Clinton Felix is one of the renowned full-stack blockchain and software engineers around. He currently leads the team of developers building a blockchain-powered payment solution at Cryp.Africa.
He also finished as one of the finalists in the 4 months Hackathon internship organised by Nestcoin earlier in 2022, amidst other applaudable feats.
In a chat with Technext, Clinton Felix walks us through his journey and also gives tips on how to build a career in the blockchain development niche.
Journey into the world of blockchain
He says his experience with blockchain technology started when he began to explore other options. He discovered that on the web2 space, there are interesting applications to build but on the blockchain, there is something different.
“So that capability, how you can actually offer solutions running on decentralised protocols is one of those things that really got my attention.”
His journey into blockchain development wasn’t quite rosy though.
When he started the journey in late 2019 to mid-2020, there weren’t enough resources at that period for starters. So, as a newbie, he did not know where to look. He discovered he had to learn programming languages like solidity, EVM compatible protocols and YouTube came in handy.
He eventually took a course to have more tailored training.
Following that, he built platforms for himself and joined some hackathons. He remarks that by the time he was participating in the Nestcoin Hackathon organised in conjunction with Zuri, he was already competent but the event was one of those things that solidified him in the space.
Clinton’s guide on being a blockchain developer
There is a generally held belief that blockchain development is only for intelligent folks and average persons are going to struggle to understand the technicalities. But, Clinton Felix debunks the claim.
He says anyone ready to put in the work can become a blockchain developer.
“I have seen people who have zero experience of coding, zero experience of anything tech in that journey and within a period of time they were able to become real-world blockchain developers. They were building applications that are ready for live productions. That is because it is not necessarily for those who are intelligent. What you need to understand is the programming language you can begin with.”
He stresses the need for dedication, commitment, and consistency.
“So you can have someone who is intelligent do it one-off and come back two weeks later to try again. And, you have someone who is average and comes every day. That consistency helps you to build memory. You will be able to interact more. An average person can definitely become a better blockchain engineer than somebody who is very intelligent but does not take it seriously. There’s no disparity, it is just the decision to give it serious attention and put in the work”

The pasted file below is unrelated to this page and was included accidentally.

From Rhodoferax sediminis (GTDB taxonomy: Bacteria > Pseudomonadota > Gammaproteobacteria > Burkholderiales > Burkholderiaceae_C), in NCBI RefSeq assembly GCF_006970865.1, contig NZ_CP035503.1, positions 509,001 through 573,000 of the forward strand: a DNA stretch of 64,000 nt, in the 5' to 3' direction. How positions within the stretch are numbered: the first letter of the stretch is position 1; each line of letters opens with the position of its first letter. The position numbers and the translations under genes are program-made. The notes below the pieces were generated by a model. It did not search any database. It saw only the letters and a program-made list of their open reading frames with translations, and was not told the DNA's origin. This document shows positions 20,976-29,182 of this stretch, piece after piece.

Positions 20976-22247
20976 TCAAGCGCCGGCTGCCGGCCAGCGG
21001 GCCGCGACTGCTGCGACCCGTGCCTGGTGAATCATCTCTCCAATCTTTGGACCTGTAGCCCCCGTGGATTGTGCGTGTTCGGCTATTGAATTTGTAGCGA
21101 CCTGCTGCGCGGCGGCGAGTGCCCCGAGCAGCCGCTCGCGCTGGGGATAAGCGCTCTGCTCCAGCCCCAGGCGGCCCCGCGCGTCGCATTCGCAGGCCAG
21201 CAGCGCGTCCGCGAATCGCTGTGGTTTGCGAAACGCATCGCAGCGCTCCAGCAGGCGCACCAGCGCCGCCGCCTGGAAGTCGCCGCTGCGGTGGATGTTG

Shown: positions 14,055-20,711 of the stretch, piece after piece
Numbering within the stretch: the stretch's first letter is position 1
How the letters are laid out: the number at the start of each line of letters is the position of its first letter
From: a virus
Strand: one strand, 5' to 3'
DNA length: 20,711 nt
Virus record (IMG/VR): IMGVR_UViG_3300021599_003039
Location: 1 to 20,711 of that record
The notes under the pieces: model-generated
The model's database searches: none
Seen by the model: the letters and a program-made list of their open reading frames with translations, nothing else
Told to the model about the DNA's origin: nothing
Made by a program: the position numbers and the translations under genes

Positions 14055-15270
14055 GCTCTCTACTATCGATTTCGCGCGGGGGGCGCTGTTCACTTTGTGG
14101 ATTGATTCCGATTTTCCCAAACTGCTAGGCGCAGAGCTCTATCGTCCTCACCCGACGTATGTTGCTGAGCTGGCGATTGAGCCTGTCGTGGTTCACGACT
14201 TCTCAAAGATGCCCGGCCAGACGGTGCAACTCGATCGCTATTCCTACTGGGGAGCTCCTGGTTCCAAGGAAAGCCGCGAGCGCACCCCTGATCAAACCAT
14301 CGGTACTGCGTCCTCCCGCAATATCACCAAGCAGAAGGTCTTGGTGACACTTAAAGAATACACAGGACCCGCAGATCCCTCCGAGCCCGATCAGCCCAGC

Blockchain development is a nascent niche. There are not a lot of people in the space at the moment but quite a number of people are looking for an opportunity to get in. Clinton reiterates that we should treat it as a developing space, especially if we consider the recent hacks and exploitations.
But, it is a new stage that gives a window of opportunity for anybody to come in and become something.
“I don’t really think the lucrativeness should be a motivation as much as trying to solve problems. Because when you try to solve problems the money will come.”
Clinton says newbies should take cognisance of the fact that things change rapidly in this space, unlike some legacy infrastructures where things are done in a rigid way and changes are not so fast.
“In the blockchain space, things that used to be the standard some 3, 6 months ago can become very obsolete within the next two months. So anybody coming into the space by this time should know that you have to be ahead. You have to be constantly updating yourself and getting information because since it’s still in a nascent stage so many things are still being figured out”, he concludes.
For those that are willing to kickstart their career in blockchain, Clinton recommends taking a well-structured course rather than watching videos or going at it yourself.
“You can get structured materials in those communities and build as you learn. With that, you’re becoming more and more conversant with what you’re doing. It is worthwhile to also build things. It is not just taking the course, you actually have to build things and challenge yourself”
“A course is like a guided tutorial so after that you want to leave the tutorial and try to build something by yourself. Of course, you will make mistakes and you will have to check up on the tutorial again. This may take some time depending on how quickly the person learns. Go out and build something without necessarily working for a company. Maybe take something that has already been implemented and try to refactor and build it yourself.”
Clinton Felix hopes to see more synergy between blockchain regulators and innovators in Nigeria. He told me there is quite exciting stuff in the bag that he will not be able to speak about at the moment.
We are keeping our fingers crossed!
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